An Historic District is a neighborhood that retains distinctive character and a high degree of historic integrity in its structures, landscape and streetscape. Together, these represent important aspects of an area’s history within a period of significance, typically 50 years and older.
A primary benefit is fostering community awareness, and pride in heritage, and sense of a place. The designation tends to stabilize neighborhoods and improve the character of remodels and new construction. As a result, property values within the district tend to increase.
Historic District Guidelines are approved and protected by the National Park Service, but remodeling and new construction are regulated by local ordinance and — where adopted by residents — design guidelines specific to the district. The guidelines are provided to owners, builders and architects. They are used by residents, city staff and the Landmarks Commission during planning, review, and permit approval. Learn more about the proposed guidelines in slides from the May 26 presentation and from the Lunch and Learn presentation; learn more about guidelines generally in this Q & A. Work will begin on design guidelines in November 2016 when the research is complete and substantially verified. Guidelines will be based on neighborhood goals and analysis of distinctive architectural and historic characteristics of our neighborhood.
The Case for an Historic District
The city’s Comprehensive Plan has lofty aspirations and trumpets neighborhoods — but the zoning code and aggressive changes now under discussion appear headed to produce ill effects. They fail to protect the unique places and neighborhoods that attract and retain residents of all ages and incomes. They seem likely to encourage:
- Speculative demolition and infill (see map of vulnerable properties under existing code)
- Erosion of a sense of place and history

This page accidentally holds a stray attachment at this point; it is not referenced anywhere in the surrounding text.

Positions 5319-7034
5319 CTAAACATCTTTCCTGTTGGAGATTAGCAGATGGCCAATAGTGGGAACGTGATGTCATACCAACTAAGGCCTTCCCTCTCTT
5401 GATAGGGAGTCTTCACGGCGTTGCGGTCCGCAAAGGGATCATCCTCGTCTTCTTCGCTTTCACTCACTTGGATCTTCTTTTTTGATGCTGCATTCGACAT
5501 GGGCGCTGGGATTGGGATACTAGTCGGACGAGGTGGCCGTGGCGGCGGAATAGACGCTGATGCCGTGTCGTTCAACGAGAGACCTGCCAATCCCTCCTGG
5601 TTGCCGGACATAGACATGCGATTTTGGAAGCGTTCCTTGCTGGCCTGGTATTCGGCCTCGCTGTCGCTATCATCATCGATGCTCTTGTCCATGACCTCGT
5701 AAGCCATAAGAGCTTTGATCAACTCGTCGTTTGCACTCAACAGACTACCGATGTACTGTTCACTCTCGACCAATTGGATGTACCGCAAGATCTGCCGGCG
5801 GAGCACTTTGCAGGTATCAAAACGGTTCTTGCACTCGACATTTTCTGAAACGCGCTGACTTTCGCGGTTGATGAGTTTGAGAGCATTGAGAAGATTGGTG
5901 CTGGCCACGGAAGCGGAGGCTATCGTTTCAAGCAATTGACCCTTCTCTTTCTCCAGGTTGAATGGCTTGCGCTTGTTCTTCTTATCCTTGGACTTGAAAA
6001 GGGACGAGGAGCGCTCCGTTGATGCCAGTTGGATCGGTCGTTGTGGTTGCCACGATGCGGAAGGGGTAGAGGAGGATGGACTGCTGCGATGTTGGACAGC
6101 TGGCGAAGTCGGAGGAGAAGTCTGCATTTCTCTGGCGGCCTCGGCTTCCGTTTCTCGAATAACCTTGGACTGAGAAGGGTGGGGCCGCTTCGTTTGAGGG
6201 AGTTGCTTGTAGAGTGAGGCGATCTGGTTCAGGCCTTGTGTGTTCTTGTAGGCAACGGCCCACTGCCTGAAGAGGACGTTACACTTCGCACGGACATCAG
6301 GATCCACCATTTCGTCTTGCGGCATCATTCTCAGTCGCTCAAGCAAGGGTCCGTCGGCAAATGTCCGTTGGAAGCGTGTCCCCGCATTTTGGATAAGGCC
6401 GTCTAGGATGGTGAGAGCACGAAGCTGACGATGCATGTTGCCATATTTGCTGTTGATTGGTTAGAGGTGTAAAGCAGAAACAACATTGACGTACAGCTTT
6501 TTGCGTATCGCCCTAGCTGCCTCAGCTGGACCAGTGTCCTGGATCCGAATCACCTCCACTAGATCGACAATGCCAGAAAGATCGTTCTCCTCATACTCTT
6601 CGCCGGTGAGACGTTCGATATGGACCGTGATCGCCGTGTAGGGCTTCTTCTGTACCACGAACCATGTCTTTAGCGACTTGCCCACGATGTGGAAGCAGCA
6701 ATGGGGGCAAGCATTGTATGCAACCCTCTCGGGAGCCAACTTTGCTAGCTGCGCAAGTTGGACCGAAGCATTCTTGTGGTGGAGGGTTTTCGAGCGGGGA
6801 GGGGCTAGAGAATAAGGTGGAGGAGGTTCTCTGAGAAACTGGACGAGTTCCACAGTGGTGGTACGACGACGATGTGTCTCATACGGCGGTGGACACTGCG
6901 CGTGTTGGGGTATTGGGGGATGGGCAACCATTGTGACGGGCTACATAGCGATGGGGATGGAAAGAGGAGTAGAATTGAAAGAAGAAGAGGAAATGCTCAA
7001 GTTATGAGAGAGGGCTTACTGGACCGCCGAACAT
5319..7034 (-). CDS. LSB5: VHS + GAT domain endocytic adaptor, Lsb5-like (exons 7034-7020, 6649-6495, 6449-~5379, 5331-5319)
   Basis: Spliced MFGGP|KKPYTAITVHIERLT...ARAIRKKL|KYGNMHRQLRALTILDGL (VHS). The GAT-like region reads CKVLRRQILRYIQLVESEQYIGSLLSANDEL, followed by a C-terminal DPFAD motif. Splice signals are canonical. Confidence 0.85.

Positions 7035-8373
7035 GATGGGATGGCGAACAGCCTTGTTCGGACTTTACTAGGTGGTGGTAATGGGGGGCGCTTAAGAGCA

- “Mansion-ization” and reduced affordability
- Reduction of diversity of house size and age
- Incompatible architectural scale and massing
- Reduced green space and landscaping
- Increased impervious surfaces
- Destruction of the urban tree canopy
Eastmoreland should consider joining other neighborhoods that have chosen to protect historic resources and guide development. Yes, change happens, but if we work together we can change for the better and protect what we love. Historic district recognition is intended not to arrest change, but to set clear guidelines for remodels and replacements that engage neighbors in advance and respect the architecture and setting of neighboring houses.
The Historic District Project was not initiated in secret by a secret organization but by your elected ENA Board of Directors. A rather large number of neighbors are worried about the demolitions, lot splitting, loss of architectural character, loss of the urban canopy, and similar issues. These concerns have been discussed in many meetings, newsletters, internet, email, mailings, street signs, on the radio, and in the press. The Land Use Committee and the Board worked with the City and the neighborhood for several years on an expanded plan district proposal including historic resource inventory work. The Bureau of Planning and Sustainability withdrew support for that proposal during the winter of 2015. Quoting from the Fall 2015 ENA Newsletter…